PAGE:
MagniX & Harbour Air Want to Convert Seaplanes Into “ePlanes”

Xconomy Seattle — 

MagniX, a startup developing electric propulsion systems for small planes, has announced a partnership with a British Columbia airline to convert some of the seaplanes it operates into “ePlanes.”

MagniX’s partnership with Richmond, BC-based Harbour Air is the first the propulsion technology startup has announced publicly, says CEO Roei Ganzarski. The deal’s financial terms were not disclosed, but it’s another signal of the progress being made in electric plane motors, a small-but-growing segment of the aviation industry. Other companies working in this area include the German manufacturing giant Siemens and the Netherlands-based aerospace leader Airbus. (More on their efforts below.)

MagniX was founded in Australia a decade ago, and last year it relocated its headquarters to Redmond, WA. Ganzarski says that about 18 months ago, the startup decided to focus on developing electric propulsion systems for small planes. (Up to that point, ManiX had been a “general R&D company” whose efforts spanned all realms of electric motors, he says.) These systems encompass motors and power electronics, like inverters that change direct current to alternating current, he says.

Ganzarski, a former Boeing (NYSE: BA) executive, joined MagniX last May, and the company moved into its new headquarters in Redmond not long after, he says. About 15 of the startup’s 65 employees are based in the Seattle area, and the rest continue to work from MagniX’s Australia offices, he says.

Harbour Air bills itself as North America’s largest airline flying solely seaplanes, and says its planes make more than 30,000 commercial flights per year. The airline’s planes, which transport both passengers and cargo over short distances, fly a dozen routes, serving cities like Seattle; Vancouver; Victoria, BC; and Whistler, BC.

In the coming years, the airline and MagniX will work together to install 750-horsepower electric motors, the more powerful of the two propulsion systems MagniX sells, in “the majority” of the 40-plus planes in Harbour Air’s fleet, Ganzarski says.

The first model of plane the companies plan to convert is the six-passenger de Havilland DHC-2 Beaver, according to a news release.

Under U.S. and Canadian law, Harbour Air has the ability to make certain modifications to the planes it operates, Ganzarski says. But regulations require Harbour Air to submit what’s known in Federal Aviation Administration lingo as a supplemental type certificate, in order to swap out the propulsion system currently in one of its planes for an electric one, Ganzarski says. The airline must conduct a test flight of the modified plane, and demonstrate to regulators that it is as safe or safer than the version of the plane that was certified previously, he says.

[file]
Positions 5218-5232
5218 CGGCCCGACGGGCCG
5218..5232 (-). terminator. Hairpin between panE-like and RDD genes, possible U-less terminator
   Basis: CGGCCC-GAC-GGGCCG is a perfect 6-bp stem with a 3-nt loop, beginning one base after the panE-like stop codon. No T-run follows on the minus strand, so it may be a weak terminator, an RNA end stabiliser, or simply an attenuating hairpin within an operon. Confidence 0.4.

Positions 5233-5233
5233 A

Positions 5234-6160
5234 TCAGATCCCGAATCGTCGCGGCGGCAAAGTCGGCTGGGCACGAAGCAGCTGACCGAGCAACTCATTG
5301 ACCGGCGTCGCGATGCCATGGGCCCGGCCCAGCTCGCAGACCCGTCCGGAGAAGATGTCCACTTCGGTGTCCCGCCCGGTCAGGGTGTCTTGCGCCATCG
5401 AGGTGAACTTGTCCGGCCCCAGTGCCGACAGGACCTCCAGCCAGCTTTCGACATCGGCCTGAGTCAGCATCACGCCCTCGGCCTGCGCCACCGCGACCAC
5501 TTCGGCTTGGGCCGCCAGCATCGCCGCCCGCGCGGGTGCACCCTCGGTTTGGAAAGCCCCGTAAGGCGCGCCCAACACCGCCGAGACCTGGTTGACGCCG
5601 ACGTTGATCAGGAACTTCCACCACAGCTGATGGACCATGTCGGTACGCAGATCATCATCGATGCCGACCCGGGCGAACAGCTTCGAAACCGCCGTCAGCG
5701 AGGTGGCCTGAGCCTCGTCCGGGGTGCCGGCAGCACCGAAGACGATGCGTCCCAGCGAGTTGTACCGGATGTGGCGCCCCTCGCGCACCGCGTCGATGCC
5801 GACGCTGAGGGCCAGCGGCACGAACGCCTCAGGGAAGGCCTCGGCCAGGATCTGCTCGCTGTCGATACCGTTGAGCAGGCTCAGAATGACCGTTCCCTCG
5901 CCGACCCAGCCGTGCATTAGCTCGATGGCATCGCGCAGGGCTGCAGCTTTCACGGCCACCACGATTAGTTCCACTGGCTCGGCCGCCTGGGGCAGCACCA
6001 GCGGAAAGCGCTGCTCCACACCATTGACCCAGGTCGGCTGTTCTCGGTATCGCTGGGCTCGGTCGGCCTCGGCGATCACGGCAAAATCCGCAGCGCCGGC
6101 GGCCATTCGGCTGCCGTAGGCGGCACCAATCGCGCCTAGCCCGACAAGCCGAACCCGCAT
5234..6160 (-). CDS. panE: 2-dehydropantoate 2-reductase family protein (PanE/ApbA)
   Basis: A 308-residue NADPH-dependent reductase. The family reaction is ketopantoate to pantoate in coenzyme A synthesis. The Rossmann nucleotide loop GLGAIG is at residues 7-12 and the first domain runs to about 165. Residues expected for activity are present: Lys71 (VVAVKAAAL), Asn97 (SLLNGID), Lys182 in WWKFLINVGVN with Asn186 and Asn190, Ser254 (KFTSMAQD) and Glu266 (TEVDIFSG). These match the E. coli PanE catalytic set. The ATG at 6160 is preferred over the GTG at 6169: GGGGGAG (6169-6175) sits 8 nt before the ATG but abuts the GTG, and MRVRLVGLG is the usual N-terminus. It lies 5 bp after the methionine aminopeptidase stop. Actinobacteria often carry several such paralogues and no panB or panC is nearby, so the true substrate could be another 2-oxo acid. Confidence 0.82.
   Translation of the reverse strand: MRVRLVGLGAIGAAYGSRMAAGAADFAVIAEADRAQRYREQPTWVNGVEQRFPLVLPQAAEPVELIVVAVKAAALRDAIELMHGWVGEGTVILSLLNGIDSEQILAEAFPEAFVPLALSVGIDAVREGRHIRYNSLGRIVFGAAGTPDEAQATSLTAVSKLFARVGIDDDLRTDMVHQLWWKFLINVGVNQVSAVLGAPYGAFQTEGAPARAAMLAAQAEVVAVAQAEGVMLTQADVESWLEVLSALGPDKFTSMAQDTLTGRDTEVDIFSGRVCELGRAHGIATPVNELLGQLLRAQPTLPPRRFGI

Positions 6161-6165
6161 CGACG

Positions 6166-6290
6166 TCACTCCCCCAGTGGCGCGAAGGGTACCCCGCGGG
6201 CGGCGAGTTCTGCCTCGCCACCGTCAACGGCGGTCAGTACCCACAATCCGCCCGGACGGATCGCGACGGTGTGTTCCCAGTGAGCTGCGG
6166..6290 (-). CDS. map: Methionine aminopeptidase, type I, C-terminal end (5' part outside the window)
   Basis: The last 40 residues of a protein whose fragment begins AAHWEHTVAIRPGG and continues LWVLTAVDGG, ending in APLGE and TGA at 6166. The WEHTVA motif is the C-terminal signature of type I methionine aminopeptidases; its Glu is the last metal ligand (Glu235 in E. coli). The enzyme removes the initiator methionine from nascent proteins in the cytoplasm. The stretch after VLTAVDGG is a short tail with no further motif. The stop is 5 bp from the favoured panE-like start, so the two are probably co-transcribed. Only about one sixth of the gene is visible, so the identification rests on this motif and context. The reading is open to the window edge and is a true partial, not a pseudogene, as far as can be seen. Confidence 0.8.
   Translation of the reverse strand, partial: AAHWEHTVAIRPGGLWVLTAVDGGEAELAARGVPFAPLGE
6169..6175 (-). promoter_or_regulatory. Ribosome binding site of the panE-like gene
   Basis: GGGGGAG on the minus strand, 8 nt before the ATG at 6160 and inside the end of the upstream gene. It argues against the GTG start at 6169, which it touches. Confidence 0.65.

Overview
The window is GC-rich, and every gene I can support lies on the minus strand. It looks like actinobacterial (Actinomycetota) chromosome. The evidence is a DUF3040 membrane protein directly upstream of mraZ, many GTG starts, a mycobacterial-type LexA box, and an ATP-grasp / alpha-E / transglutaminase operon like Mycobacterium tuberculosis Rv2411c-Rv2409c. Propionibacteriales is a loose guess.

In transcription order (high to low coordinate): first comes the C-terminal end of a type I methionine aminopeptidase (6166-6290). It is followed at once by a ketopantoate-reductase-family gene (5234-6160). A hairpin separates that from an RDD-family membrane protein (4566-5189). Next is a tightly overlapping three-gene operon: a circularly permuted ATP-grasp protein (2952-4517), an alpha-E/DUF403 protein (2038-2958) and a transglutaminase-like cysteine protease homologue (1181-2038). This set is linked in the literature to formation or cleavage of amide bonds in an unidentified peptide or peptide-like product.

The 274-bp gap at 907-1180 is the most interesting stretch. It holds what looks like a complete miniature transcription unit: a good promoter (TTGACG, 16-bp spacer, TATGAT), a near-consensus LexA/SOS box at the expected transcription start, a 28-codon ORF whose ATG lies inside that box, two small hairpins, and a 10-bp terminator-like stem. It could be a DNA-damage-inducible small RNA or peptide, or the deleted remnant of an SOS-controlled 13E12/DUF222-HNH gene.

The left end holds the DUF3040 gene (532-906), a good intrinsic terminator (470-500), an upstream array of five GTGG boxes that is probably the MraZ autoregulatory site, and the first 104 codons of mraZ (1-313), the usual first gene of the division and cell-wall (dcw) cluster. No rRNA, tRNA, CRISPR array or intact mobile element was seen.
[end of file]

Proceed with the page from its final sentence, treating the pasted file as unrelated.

MagniX and Harbour Air have had initial conversations about the conversion plan with leaders at the FAA and Transport Canada, which regulates air travel in that country, Ganzarski says.

“Our intent is to have the first [test] flight before the end of this year,” Ganzarski says. The companies haven’t determined exactly where they’ll test the planes, but it will likely be somewhere in the Pacific Northwest, he says.

Harbour Air and MagniX are seeking certification for the electric-powered DHC-2 Beaver plane by 2021, and to begin operating a portion of the airline’s fleet as electric seaplanes the following year, Ganzarski says.

Separately, MagniX is working with plane manufacturers to design new, all-electric aircraft that would use the startup’s propulsion systems, he says. That work follows a different regulatory path than the one MagniX is navigating to replace propulsion systems in existing planes.

Ganzarski emphasizes that electric motors have been around for a long time, and it’s not as if his startup claims to have invented the technology. However, he says MagniX has made advancements in three areas that have helped position the company to potentially make its mark on the emerging sector of electric plane motors. These areas are materials (what magnets, coils, and other parts of the motor are made of); design (the placement of magnets, for example); and MagniX’s internal, integrated liquid cooling system.

Using air cooling to regulate the temperature of a 750-horsepower plane motor presents major engineering hurdles, Ganzarski says. Once MagniX realized liquid cooling was a more sensible option, the challenge was developing an effective system that wouldn’t weigh down a plane, he says.

“What we’ve been able to develop is a proprietary system that provides integrated liquid cooling into the motor and the inverter without adding any bad weight,” Ganzarski says.

MagniX works with three different battery companies, and for now the startup is using “traditional lithium-ion batteries” to power its motors and other equipment.

Siemens is one business that has a head start on MagniX in working to bring electric motor technology to commercial air travel. The company’s motors have already been used in tests of a plane Denver-based Bye Aerospace is developing. Separately, Siemens is also working with Airbus and other partners on a hybrid-electric passenger plane known as E-Fan X.

Ganzarski says he’s “happy to have someone of the caliber of Siemens be in this competitive market.” MagniX and Siemens are the only two organizations he knows of that have successfully built a 350-horsepower motor (MagniX’s lower-power offering) that’s liquid-cooled and geared towards aerospace.

“It really proves the point that electric aviation, for the size of aircraft and commercial use that we’re talking about, is in fact a real thing,” Ganzarski says. “Otherwise, the likes of Siemens wouldn’t be in this.”